In Which Lie Did I Tell?, his sequel to Adventures, Goldman listed the many actors who declined to play the movie’s literally hobbled author, Paul Sheldon (proving his maxim “Stars will not play weak”): William Hurt, Kevin Kline, Michael Douglas, Harrison Ford, Dustin Hoffman, Gene Hackman, De Niro, Pacino, Dreyfuss. James Caan only took it because he “had been in the wilderness.” This time around, casting was easy. Bruce Willis had put word out that he was looking to make his Broadway debut. Warner invited him to a reading of the play and he “had a ball,” Willis says now. “Misery sometimes feels like a story about manners, and the next minute it’s a story about a caveman and a cavewoman.” Over lunch after the table read, he said yes. (Metcalf was cast after their first Annie, Elizabeth Marvel, dropped out.) Goldman was relieved to have a star. “With a play, Jesus Christ, they’re so fucking expensive,” he says. “There’s no law that says we can make this.”
In adapting the show, Frears and Goldman knew they couldn’t compete with the movie. Without the benefit of close-ups and quick cuts, they had to approach the horror more psychologically.
Shifting focus away from action sequences and toward what Frears calls “the internal struggle of Paul Sheldon,” he and Goldman went back to the well of the novel and emerged with new exposition. Frears learned Adventures’s lesson that “Screenplays Are Structure” (as opposed to dialogue). When he asked Goldman for a monologue about Sheldon’s childhood, Goldman complied but added, “I followed your terrible idea, and I don’t think you should do it.” In the end, Frears didn’t.
Frears also tutored Goldman, though, on writing for a looser, chattier medium and staging transitions instead of simply writing “cut to.” “I have very little visual sense,” Goldman says during a post-rehearsal chat with Frears. His reasons for never directing have shifted over the years, but he settles now on that shortcoming. “It’s just something I’ve never had any interest in doing,” he says. “And I’m very anxious, and this is a big thing for me,” he adds, turning to Frears, “to see your play today.”
The possessive pronoun isn’t incidental. Even in theater, where the writer supposedly has final cut, Goldman feels the weight of all those actors and directors who rode to glory on his shoulders, compensating him only with lots of money and several books’ worth of anecdotes. “I came to him hat in hand,” Frears remembers, “and said, ‘Tell me what to do and I’ll do it.’ And he said, ‘Look, I work for you.’ He writes to order like no other playwright I’ve seen.”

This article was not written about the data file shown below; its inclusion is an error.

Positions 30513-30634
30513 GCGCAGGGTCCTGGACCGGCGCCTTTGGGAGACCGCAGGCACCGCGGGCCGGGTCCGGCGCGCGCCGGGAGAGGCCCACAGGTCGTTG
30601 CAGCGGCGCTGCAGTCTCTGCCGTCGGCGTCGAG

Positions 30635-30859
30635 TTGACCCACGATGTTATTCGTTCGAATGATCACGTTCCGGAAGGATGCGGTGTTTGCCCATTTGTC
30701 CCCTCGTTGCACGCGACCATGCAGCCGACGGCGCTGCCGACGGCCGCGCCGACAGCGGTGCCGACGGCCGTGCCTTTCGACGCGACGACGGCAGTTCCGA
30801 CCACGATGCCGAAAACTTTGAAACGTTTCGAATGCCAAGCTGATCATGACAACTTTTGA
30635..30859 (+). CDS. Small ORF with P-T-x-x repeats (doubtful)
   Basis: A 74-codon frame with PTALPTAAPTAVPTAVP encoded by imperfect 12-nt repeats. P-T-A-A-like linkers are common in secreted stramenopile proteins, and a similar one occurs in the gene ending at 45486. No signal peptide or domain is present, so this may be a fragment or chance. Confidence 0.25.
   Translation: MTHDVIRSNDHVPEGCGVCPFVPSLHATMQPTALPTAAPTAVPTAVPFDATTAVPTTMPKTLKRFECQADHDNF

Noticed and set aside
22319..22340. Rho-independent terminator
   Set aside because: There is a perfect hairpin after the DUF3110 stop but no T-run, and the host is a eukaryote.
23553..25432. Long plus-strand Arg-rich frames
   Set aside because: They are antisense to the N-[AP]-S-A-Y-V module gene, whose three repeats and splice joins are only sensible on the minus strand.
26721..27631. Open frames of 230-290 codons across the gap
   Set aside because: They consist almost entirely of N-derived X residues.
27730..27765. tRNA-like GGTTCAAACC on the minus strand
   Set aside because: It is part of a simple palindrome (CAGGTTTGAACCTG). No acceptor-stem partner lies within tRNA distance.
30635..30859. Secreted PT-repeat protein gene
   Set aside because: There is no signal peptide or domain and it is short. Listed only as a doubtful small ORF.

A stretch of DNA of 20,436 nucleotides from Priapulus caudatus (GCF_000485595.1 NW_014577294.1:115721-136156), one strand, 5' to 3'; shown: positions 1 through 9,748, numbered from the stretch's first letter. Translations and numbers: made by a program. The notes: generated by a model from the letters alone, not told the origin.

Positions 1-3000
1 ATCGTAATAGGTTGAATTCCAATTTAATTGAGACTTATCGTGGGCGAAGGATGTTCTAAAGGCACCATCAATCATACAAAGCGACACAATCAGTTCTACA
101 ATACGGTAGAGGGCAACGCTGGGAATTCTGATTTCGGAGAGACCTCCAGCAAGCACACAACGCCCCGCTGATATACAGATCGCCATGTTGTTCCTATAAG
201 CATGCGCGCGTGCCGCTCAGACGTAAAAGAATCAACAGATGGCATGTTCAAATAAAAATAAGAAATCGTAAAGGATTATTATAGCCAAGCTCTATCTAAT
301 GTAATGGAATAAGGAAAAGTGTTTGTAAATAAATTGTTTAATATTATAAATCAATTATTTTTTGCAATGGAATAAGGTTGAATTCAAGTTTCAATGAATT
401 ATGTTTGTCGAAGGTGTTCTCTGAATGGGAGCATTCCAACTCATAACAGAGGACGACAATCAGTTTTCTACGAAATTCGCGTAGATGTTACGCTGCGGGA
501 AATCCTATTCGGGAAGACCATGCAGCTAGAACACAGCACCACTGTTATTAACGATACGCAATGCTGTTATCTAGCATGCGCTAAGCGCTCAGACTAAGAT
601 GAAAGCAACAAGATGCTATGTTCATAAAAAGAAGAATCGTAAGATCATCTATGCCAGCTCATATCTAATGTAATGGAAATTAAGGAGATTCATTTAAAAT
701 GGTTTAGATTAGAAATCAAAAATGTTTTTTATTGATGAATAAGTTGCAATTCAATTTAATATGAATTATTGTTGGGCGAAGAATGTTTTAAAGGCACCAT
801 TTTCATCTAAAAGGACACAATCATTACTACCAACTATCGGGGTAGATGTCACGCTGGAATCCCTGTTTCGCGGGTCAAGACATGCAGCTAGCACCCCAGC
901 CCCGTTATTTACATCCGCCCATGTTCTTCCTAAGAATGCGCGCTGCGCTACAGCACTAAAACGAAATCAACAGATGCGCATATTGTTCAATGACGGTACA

Goldman has called the auteur theory “demeaning” and “dangerous,” but his governing attitude toward directors is “There but for the grace of God go I.” “I have no way of knowing if Bruce Willis is a prick or a fabulous creature, but this is not my problem,” he says. “I don’t want the power. When a project is given to me and I say yes, I’m gonna oblige everybody who has the power to try to make it work.”
He doesn’t much envy younger screenwriters either. He’s written five unproduced screenplays since 2003. “I don’t like a lot of movies that get made now,” he says. Goldman could never be mistaken for an optimist. He had a hard upbringing — a deaf mother and an alcoholic father who killed himself in their house — and the last couple of years have brought declining health and private losses. But he’s feeling pretty good about the play, especially after this run-through. “I think we’re all in agreement that we saw a quality show today,” he says. Frears agrees: “We’re getting there.”
“Well, I wouldn’t open with this,” Goldman tells Frears, lest he think it’s perfect. The show starts previews nine days from our talk. Goldman asks Frears, “Do you have any idea how it’s going in the selling of tickets and shit?”
Frears shrugs. “Nobody sent me an email offering discounts for my friends.” Goldman isn’t reassured: “You don’t know what the fuck’s gonna work.” Frears smiles and says, “That’s the main thing I’ve learned from spending five years with Bill. You have no fucking idea.”
Misery opens at the Broadhurst Theatre on November 15.
*This article appears in the November 2, 2015 issue of New York Magazine.